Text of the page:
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Saving the Northern Long-Eared Bat From Extinction

White-nose Syndrome (WNS) has stricken the Northern Long-Eared Bat of Maine and state and federal regulators are taking steps to protect the bats and restore the population.  At present, the bats are proposed to be listed as threatened or endangered on both the state and federal level.  Decisions are pending this spring.

What is White-Nose Syndrome?

The recently identified White-Nose Syndrome (WNS) affects bats who hibernate in colonies during the winter, and is caused by a fungus called Geomyces destructans. The name refers to how infected bats develop a white fungus on their muzzles.

WNS was first identified in New York and it has spread throughout the northeast US, through Maine, and even into Canada. WNS has killed more than a million bats in the northeastern states. In many areas where the long-eared bats hibernate, ninety to one hundred percent of them have perished from WNS.

While the fungus that causes WNS is not well understood, the Maine Department of Inland Fisheries and Wildlife believes that spores attached to humans may have brought the disease to uninfected areas. They have requested that climbers and spelunkers curtail their activities.


Meet the Northern Long-Eared Bat

Because these bats have become so rare, few in Maine know what they look like or where they can be found. Their bodies are about 3 to 3.7 inches long, with a wingspan of 9 to 10 inches. Their fur is usually medium or dark brown on the back, and tawny or pale-brown on the underside.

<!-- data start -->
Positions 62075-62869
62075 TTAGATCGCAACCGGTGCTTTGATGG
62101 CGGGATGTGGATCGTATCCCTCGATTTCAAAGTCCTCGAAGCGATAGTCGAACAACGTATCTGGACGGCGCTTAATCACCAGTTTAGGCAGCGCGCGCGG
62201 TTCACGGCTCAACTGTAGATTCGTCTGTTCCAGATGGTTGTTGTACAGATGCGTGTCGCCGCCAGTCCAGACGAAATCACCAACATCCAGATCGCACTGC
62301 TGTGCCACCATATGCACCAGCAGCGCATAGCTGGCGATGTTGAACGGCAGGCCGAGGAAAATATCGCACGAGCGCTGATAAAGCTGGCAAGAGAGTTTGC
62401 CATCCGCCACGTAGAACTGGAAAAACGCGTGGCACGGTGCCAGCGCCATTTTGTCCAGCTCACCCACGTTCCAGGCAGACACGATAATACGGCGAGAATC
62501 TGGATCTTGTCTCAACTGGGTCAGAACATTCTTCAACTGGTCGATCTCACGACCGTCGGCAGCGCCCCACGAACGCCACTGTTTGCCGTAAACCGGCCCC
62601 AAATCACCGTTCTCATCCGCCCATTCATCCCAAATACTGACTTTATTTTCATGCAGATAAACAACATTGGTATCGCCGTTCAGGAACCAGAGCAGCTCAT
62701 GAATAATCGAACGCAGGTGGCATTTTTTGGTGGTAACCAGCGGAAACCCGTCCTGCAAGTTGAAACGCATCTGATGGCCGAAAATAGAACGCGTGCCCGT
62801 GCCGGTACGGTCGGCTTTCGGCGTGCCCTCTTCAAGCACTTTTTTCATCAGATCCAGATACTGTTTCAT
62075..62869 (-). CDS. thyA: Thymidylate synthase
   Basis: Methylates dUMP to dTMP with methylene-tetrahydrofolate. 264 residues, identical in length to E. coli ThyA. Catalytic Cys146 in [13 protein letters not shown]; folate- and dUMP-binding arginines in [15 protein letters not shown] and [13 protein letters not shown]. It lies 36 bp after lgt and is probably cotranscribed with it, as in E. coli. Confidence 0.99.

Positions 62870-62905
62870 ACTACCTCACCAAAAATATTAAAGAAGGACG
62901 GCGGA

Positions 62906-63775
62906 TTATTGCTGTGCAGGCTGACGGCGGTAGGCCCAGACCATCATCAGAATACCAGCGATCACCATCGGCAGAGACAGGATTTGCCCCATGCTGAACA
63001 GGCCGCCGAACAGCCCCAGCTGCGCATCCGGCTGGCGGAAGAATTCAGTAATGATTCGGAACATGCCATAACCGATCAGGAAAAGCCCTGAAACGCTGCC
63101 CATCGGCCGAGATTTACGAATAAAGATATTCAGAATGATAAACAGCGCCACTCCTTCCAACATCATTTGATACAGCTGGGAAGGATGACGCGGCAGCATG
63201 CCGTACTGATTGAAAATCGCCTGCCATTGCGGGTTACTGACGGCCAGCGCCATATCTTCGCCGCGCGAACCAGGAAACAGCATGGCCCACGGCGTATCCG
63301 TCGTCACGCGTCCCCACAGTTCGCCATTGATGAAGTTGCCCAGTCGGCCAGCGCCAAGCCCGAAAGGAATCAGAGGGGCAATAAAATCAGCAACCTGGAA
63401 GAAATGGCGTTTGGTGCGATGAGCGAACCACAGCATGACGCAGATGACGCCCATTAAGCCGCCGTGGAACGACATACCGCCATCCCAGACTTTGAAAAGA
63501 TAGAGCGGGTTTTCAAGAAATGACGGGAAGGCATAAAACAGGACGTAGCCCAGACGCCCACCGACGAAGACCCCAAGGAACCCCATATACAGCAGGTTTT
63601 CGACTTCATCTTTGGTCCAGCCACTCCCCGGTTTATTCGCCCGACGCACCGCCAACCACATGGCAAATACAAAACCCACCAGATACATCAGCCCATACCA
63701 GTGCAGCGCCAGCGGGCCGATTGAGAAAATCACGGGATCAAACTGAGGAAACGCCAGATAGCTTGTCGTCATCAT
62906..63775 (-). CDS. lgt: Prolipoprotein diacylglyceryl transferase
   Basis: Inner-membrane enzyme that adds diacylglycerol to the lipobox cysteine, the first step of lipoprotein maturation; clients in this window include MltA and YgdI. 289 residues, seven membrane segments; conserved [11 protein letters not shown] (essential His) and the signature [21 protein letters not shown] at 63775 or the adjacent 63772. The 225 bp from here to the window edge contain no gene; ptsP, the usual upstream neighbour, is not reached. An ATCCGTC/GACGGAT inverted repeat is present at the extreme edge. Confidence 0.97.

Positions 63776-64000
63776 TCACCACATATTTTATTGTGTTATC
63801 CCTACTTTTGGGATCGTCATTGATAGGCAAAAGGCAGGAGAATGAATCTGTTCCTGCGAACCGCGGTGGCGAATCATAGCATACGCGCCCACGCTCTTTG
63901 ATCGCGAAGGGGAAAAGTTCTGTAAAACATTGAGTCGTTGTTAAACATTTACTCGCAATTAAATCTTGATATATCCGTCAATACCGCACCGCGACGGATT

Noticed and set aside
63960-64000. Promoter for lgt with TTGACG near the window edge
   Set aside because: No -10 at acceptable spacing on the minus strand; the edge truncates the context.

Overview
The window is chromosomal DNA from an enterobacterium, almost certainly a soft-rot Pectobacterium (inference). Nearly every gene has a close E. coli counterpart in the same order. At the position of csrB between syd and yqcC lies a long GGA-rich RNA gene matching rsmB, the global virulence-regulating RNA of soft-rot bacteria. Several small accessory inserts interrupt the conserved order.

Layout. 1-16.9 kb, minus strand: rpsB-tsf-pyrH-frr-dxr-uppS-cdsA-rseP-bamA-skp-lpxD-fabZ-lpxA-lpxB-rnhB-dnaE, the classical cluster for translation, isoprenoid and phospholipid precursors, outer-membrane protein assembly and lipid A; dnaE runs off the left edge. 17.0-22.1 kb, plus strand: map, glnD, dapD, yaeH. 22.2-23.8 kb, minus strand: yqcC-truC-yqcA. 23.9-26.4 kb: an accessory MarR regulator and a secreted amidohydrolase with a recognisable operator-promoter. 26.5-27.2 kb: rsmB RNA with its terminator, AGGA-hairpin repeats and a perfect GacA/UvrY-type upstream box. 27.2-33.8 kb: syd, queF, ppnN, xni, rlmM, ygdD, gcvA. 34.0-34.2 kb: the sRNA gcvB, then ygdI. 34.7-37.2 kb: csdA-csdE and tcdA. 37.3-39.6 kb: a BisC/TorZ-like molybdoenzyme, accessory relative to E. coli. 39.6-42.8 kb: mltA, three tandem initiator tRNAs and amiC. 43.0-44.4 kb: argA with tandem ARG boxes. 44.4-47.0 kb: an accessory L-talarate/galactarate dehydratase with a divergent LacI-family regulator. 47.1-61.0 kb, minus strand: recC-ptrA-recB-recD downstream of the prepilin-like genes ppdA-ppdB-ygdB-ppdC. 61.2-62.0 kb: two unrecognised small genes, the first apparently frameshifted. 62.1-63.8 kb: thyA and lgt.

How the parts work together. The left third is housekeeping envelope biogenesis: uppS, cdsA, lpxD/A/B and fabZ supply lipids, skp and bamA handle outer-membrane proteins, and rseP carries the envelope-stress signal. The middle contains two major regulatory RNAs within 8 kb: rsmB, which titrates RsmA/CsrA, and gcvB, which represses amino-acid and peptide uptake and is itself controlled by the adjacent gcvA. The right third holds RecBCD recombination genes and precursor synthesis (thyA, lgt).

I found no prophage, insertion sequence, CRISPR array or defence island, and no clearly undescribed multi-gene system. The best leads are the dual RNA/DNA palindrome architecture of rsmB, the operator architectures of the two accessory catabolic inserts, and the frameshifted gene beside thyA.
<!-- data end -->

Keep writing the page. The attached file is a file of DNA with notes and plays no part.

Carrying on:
While they may use other habitats where they are less susceptible to WNS, most northern long-eared bats hibernate in large caves or mines during the winter. They prefer those with big passageways and entrances, high humidity, and no air currents. In the summer they venture out to find food and mate, seeking shelter in hollow trees and logs or rock crevices, and sometimes in barns and sheds.

What’s Next for These Bats

Initial contamination of caves in NY may have been from cavers who brought fungi from Europe but most of the spread has probably been bat to bat exposure either during summer or during winter in infected caves.

Humans have not yet found a way to fix the damage, or even necessarily prevent the further spread of WNS. Listing the bats as endangered or threatened will not solve the problem but highlights the seriousness of the situation and prods us to look for solutions.